We said “au revoir” to Molly’s mom and sister in The Saintes and then headed south towards Martinique.
Mt Pelee volcano in St Pierre, Martinique is the most deadly mountain in the world – not K2 or Everest as most suspect. The reason is because of the eruption in 1902 which killed 30,000 people in St Pierre (the only survivor was a prisoner who was in jail for drunk & disorderly conduct). When we were here in 2014, we didn’t have time for the hike, but now, it was top of the list. Before we left the Saintes, we mentioned our plans to our friends Tess and Al on Ingomar and they were interested in hiking the volcano as well.
The sail from The Saintes to Martinique, with an overnight (just dropped the anchor, but didn’t go ashore) stop in Dominica, was brisk to say the least. At one point, as we passed the end of Dominica and expected the winds and waves to increase, we saw a gust up to 47 kts. Thankfully our sails were already reefed as we have learned to be wary in the Caribbean. The waves were higher than forecasted and since we were close hauled, the sail was definitely salty. Once we were in the lee of Martinique (about 6 hours later), we enjoyed beautiful rainbows and calm anchorages. The next day we set out to do research on the hike and made plans to meet Ingomar and head to the trailhead.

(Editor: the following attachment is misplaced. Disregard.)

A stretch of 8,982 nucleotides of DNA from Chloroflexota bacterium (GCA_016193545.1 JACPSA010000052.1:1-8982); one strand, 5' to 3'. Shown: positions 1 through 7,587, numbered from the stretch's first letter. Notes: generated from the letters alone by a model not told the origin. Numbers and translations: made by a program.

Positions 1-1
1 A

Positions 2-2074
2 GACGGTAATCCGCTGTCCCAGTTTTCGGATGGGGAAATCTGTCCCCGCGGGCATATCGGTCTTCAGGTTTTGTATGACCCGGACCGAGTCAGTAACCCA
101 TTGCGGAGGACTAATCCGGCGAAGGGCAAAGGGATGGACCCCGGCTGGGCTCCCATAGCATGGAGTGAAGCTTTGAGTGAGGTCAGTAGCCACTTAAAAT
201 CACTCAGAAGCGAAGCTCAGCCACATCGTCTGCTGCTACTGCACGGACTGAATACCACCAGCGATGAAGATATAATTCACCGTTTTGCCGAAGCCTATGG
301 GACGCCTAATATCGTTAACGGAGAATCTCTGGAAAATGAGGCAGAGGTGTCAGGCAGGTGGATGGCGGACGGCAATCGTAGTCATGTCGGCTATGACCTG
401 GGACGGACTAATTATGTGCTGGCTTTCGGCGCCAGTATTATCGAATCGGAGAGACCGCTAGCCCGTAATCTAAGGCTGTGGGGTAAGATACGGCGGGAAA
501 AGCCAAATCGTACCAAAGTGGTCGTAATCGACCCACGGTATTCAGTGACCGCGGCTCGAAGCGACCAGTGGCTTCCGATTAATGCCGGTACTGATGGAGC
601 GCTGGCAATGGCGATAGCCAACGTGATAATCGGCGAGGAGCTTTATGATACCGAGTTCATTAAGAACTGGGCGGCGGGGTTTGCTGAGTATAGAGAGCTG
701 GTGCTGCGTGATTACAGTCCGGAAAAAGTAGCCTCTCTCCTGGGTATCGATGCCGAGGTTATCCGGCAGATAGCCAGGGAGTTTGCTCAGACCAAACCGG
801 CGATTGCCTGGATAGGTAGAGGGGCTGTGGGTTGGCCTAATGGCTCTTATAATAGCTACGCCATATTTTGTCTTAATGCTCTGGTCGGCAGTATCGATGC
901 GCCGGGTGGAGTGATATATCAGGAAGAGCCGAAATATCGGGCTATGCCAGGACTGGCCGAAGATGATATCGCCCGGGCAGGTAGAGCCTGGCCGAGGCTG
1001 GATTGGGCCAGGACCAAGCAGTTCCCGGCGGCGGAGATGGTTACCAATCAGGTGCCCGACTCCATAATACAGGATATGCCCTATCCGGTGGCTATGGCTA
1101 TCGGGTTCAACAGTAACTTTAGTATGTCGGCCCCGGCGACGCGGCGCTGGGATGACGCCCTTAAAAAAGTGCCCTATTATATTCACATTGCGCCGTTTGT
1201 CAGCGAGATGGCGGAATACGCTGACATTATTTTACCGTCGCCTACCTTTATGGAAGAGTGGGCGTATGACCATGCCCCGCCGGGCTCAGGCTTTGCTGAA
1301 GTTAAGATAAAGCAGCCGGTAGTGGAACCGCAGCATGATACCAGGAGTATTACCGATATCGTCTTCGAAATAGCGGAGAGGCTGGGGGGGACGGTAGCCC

Logistics of traveling by anything other than foot in St Pierre wasn’t simple, but we made it work. We made arrangements with our cab driver to pick us up at the trailhead in three hours and we set out to see as much as we could in that timeframe. It was a great workout and though we were surrounded by clouds most of the day, there were times that they would break and we could see the bay where Terrapin and Ingomar were anchored and the amazing views of Martinique. The habitat that has been created since the eruption is so lush and unique – it is truly amazing. The birds, flora and fauna are gorgeous and we feel privileged to be here as not everyone is able to see these things - sometimes the effort can be prohibitive.
After the hike, we headed back to St Pierre and had a great lunch with Tess and Al. Baxter and I made plans to leave the next day for St Anne at the southern end of Martinique. The first day we stopped in Grand Anse D’arlet and then planned to head to St Anne the next day. Once again, our sail was “brisk” with the wind and waves more than forecasted. At one point, as we rounded Diamond Rock, the waves were approximately 15 feet, curling into the cockpit and the winds were 40+ kts, right on the nose. Alas, by noon, we were enjoying a tasty cold beverage at a French café and laughing about the weather.
St Anne was the furthest south in the Caribbean we would be going this winter as we have plans in March and April and needed to start heading north. We also had friends flying into Dominica in a week or so. Before we left, we had a great day with Sabrina and Tom on Honey Ryder – who we have been friends with since we had Stella Blue. It was great to see them and catch up on past adventures and future plans.
The next day, we pulled up the anchor and headed north. Admittedly, I love French islands and was a bit sad taking down our country flag but knowing that we’ll be back or can return anytime makes me feel better. Au Revoir Martinique – A bien tot!
|Mt Pelee in a momentary clearing|
|Just above the hike down into the caldera and back up to the "1902 Cone"|
|Homage to the victims of the eruption|
|Just the beginning...|
|As the clouds cleared and the lush mountainsides came into view|
|The hike up from the caldera is so steep there is one section with an actual ladder|